To spank or not spank? That is the question…
The spanking debate has been a hot topic for some time now, and although in recent years the method of punishment has become increasingly unpopular in 30 countries worldwide, it remains that 2/3 of Americans support physical discipline.
Just last month, a national conversation on the topic was sparked once again when Adrian Peterson of the NFL was accused of child abuse. He took affirmative action, taking to Twitter to express his support for spanking as a form of discipline. In fact, he attributed his own success to such a form of discipline in his own upbringing. Many support Peterson and his ideas about spanking, but it’s worth noting that over 80 studies suggest that spanking can have serious negative affects on children. Moreover, research suggests it can weaken the bond between parent and child, and that even when effective, it is no more effective than other punitive methods.
In 2012 the journal, Pediatrics, published a study in which spanking was proven to be linked to mood disorders, anxiety disorders, substance abuse/dependence, and personality disorders. In response to this information, The Huffington Post gathered 8 experts to offer a variety of alternatives to physical punishment.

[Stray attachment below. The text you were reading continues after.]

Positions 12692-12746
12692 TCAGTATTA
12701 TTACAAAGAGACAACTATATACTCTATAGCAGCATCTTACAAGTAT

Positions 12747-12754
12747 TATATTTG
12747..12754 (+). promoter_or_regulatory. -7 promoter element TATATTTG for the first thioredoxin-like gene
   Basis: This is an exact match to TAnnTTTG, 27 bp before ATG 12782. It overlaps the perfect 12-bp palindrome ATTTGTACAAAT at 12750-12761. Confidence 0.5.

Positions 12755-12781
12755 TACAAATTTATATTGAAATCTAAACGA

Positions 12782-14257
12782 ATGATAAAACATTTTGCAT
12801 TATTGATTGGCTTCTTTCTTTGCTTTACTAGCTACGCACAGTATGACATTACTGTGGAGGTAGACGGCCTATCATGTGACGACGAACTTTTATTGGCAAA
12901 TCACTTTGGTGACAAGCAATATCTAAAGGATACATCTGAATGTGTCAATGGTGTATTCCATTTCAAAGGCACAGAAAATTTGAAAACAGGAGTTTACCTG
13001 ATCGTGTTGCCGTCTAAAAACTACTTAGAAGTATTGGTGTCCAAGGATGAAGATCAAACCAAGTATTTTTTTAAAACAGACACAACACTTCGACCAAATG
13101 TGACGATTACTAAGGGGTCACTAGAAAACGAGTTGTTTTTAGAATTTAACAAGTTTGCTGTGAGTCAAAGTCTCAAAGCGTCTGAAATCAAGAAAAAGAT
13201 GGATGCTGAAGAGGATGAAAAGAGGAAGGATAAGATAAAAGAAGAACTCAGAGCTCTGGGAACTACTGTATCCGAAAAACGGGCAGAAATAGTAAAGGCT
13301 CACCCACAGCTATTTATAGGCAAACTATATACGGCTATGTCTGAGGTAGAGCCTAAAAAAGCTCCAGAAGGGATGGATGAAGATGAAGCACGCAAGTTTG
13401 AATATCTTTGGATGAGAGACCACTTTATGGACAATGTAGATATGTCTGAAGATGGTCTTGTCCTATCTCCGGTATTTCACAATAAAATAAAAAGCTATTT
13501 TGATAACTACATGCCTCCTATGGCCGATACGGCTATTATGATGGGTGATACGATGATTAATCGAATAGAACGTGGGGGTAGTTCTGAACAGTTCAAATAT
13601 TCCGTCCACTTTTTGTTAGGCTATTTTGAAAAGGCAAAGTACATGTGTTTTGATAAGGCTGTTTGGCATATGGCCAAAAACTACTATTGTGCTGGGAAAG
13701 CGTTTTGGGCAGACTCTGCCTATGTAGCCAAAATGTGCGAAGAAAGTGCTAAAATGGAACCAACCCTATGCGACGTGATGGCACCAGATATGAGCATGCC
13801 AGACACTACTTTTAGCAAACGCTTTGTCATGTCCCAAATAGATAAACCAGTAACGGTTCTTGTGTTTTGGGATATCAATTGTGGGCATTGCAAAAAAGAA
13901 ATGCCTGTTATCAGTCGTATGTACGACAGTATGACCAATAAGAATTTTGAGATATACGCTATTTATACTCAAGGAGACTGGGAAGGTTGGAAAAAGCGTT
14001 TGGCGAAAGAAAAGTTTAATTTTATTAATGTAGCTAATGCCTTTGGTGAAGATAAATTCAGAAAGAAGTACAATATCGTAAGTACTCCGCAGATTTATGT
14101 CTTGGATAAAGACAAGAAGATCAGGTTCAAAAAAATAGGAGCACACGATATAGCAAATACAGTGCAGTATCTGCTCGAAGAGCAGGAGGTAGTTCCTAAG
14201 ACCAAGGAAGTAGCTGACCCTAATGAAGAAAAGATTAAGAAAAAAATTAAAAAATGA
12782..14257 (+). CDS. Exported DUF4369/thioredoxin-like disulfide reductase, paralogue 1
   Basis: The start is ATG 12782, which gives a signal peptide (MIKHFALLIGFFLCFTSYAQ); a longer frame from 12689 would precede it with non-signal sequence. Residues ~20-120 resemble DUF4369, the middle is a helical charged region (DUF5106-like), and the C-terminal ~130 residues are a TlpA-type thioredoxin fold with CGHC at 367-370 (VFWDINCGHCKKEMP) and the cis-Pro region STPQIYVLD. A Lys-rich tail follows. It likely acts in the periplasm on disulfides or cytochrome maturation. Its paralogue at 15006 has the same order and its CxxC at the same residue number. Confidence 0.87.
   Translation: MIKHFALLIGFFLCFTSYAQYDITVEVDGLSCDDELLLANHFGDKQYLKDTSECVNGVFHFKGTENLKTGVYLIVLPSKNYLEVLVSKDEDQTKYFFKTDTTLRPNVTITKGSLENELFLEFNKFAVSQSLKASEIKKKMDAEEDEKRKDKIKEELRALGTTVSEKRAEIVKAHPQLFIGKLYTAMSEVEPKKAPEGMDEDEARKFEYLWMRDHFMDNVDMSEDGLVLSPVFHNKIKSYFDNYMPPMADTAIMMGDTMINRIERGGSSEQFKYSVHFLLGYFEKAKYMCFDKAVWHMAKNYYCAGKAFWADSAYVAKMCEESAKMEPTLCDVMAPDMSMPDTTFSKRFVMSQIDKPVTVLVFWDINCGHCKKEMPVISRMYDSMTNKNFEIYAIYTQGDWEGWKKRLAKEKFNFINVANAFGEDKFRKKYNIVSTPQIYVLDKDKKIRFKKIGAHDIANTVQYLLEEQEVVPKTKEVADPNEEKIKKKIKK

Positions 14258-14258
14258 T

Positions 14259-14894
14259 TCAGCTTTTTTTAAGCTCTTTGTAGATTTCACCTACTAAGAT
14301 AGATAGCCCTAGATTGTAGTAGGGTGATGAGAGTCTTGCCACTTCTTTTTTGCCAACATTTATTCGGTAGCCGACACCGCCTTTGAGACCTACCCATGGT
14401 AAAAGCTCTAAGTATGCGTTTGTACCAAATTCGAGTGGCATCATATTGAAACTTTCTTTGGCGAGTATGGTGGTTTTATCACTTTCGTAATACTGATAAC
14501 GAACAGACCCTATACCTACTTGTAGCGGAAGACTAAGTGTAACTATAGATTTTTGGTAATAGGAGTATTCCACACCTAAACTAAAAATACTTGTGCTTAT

Here are the solutions they offered to those opposed to spanking their children, but who recognize the difficulty of reasoning with young children.
- Time Out: You’ve heard of this before. The key is to disengage for the specified time period. Let them be frustrated
- A Time Out for Yourself: Discipline is difficult, and the process can be frustrating. If you need a break, take it
- Logical Consequences: Whatever has caused the misbehavior, the punishment should directly link to. If they are throwing toys, take away those toys
- “No”: The word is powerful, but follow-through is what makes the impact. When you say “no”, mean it
- The Clap-Growl: Sometimes, a child simply cannot be reasoned with. To get their attention, try a loud clap and a stern expression
- Show Rather Than tell: Toddlers are simply not developmentally equipped to understand your lecture. Instead, use visuals and body language
- Focus on the Positive: Praise can reinforce positive behavior, making the desire to act out diminish on its own
- Outlast the Child: Once you give up, the child wins. this means they no longer recognize their misbehavior as having negative consequences. Hang in there!
Do you find these methods helpful? What are your thoughts on the spanking debate?